Simplification Through Complexity: Managing Your Real Estate Portfolio


I did not lose my mind nor am I trying to sound like I’m talking in circles. Something called Complexity Theory is a known commodity and actually works. Hence, simplification through complexity. The below explanation of complexity theory was borrowed from an article at American Thinker.

That particular article deals with politics and our current president. After I read it, and in fact re-read it, the light bulb went off. To me, this explains our current real estate mess down to a gnat’s behind. In fact, in my opinion, it explains why we at the bottom keep getting buried when a big player at the top makes a move.

Complexity Theory

Complexity Theory deals with understanding the processes which are involved in the workings of highly complicated, interrelated systems in various areas: ecology, sociology, economics, computers and many other disciplines. To better understand the Complexity Theory, let’s examine a deceptively simple system: a pile of sand.

Imagine grains of sand, all exactly the same size and weight and all being dropped at the same rate onto a flat metal dish one grain at a time. With each new grain of sand placed on the surface of the pile the stresses on the internal grains, pushed and pressured against each other by the increasing number of new grains dropped on the surface, grows. One internal grain pushes on another nearby; that grain, under its own pressures, presses against one in close proximity to it that exerts pressure on a series of grains in some direction. This incredibly complicated and virtually unpredictable interconnecting pressure and counter-pressure ultimately releases itself someplace on the surface, causing a mass movement of grains in a “landslide”.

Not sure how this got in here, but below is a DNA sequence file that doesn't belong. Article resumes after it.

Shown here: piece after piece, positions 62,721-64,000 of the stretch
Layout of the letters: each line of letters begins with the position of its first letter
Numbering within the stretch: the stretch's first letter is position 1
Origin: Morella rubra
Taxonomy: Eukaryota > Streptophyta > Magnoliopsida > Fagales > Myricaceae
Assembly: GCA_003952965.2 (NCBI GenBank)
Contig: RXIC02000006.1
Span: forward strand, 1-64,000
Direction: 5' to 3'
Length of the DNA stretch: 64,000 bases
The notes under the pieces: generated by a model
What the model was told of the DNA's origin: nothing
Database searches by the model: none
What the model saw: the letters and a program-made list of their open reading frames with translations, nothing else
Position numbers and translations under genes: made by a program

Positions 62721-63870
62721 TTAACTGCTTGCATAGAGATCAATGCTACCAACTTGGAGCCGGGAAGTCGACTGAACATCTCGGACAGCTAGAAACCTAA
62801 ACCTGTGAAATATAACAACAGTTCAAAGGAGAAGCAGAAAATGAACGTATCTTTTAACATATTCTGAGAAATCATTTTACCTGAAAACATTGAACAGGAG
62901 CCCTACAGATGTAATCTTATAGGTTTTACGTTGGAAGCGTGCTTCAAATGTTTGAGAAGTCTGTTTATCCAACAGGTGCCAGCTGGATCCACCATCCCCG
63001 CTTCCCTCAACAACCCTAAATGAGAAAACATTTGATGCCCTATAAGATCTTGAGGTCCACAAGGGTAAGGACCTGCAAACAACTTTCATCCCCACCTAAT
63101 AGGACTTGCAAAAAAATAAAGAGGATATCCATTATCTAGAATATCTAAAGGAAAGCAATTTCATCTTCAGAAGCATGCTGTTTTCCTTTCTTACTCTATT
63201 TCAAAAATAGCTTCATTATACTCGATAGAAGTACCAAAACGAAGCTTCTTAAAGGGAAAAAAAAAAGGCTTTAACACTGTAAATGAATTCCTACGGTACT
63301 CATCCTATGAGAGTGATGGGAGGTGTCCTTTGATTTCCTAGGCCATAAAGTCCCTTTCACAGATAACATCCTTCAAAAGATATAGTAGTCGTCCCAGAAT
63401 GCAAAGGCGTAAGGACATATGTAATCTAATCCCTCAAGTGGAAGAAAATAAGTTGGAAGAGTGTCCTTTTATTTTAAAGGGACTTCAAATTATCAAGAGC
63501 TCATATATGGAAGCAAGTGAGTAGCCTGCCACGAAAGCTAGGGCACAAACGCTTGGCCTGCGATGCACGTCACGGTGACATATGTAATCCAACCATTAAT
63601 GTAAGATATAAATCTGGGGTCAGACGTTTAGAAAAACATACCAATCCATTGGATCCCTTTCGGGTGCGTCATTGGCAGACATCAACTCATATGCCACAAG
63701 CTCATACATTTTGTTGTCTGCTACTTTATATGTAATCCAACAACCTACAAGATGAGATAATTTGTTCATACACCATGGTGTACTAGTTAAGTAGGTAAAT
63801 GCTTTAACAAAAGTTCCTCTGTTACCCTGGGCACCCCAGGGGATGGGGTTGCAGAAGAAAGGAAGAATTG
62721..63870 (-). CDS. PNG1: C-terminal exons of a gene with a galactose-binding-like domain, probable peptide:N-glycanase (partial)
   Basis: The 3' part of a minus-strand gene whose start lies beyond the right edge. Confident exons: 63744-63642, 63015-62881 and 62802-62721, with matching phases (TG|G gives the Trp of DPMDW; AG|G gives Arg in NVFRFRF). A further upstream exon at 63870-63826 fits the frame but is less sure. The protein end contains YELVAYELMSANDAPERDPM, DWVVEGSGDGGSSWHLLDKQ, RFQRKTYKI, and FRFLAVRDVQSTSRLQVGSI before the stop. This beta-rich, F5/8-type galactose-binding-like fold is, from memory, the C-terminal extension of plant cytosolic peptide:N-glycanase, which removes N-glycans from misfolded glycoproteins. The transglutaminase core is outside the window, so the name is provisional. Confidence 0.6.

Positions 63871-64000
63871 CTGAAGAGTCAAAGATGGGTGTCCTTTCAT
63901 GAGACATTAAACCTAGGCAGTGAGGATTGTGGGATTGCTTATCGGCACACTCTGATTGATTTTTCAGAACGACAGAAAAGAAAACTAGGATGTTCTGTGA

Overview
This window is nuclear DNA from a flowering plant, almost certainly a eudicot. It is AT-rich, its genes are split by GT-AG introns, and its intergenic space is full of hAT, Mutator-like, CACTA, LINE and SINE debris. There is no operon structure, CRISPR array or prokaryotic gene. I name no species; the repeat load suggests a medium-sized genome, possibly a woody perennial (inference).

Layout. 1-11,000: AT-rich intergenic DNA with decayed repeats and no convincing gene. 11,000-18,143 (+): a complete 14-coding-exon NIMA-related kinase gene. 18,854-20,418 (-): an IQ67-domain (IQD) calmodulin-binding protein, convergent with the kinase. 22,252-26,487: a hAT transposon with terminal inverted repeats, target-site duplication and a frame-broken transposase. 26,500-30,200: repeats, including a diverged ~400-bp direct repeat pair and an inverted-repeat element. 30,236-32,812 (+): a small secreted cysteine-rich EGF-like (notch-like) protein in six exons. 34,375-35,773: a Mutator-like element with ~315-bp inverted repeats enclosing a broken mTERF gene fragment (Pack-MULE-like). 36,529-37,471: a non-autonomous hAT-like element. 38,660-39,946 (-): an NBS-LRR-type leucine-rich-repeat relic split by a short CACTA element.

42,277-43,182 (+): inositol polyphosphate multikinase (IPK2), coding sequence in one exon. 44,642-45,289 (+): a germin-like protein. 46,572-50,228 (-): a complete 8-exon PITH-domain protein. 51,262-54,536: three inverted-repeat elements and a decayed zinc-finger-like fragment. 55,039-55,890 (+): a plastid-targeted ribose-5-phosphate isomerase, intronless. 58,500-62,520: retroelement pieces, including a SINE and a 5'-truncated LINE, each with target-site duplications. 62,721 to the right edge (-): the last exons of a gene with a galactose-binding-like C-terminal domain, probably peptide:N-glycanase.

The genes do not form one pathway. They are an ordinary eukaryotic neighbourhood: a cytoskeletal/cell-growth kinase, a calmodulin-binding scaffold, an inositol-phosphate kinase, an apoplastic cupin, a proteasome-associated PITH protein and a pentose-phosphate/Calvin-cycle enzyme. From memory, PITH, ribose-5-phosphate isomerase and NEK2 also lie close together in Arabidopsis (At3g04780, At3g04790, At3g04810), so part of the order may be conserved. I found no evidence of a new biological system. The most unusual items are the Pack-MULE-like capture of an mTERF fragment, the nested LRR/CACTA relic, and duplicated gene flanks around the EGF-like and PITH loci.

The location of the “landslide” on the surface of the cone can’t be predicted nor “controlled” no matter how much one tries to tinker with the weight of the grains or the location where or the rate at which they are dropped. The internal sand grain stresses are as completely invisible to those grains on the surface as subterranean fault lines are invisible to surface dwelling people that are affected by them during an earthquake.

Surface dwellers continue on as usual, ignorant of the pressures on the grains which will eventually cause their placid world to wildly shift. Some of those surface grains will be buried in the “landslide” released by energy resulting from internal pressures. Should the pressure on the internal grains be very powerful and widespread, the entire shape of the sand pile cone may drastically destabilize and appear greatly changed.

Confusion Eliminated

It is my opinion that if one can grasp this theory one can use it to structure one’s own portfolio to weather almost anything that may be dropped onto the pile. I also believe understanding this theory eliminates confusion in one’s chosen revenue generation niche. In other words, no matter which part of the real estate industry in which you chose to invest, understanding this theory will give you an advantage.

Good luck!

Photo: JacobEnos

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  1. Real estate definitely falls in this theory. Many people don’t think all the human dynamics of tenants, property managers, and crime affect them or their investments. People look specifically at the numbers only when there are many other moving parts. Real estate needs more science but is still largely an art. Knowing this prior to sinking your dollars in the real estate game will ease the burden of stress from vacancy, maintenance, evictions, and acts of God. Once you come to grips with these things, the larger benefits of owning real estate prevail.

  2. Hi Tom,

    My interpretation of this theory as it applies to real estate, is that ‘things are interconnected’.

    As Ryan touched on in his comment. There are a number of variables with real estate such as crime, property managers, tenants, etc.

    Real estate or real estate investing is affected and interconnected with many other variables.

    An interesting perspective you brought with the Complexity Theory.

    Best Regards,
    .-= Neil Uttamsingh´s last blog ..Top Blogs of the Week =-.

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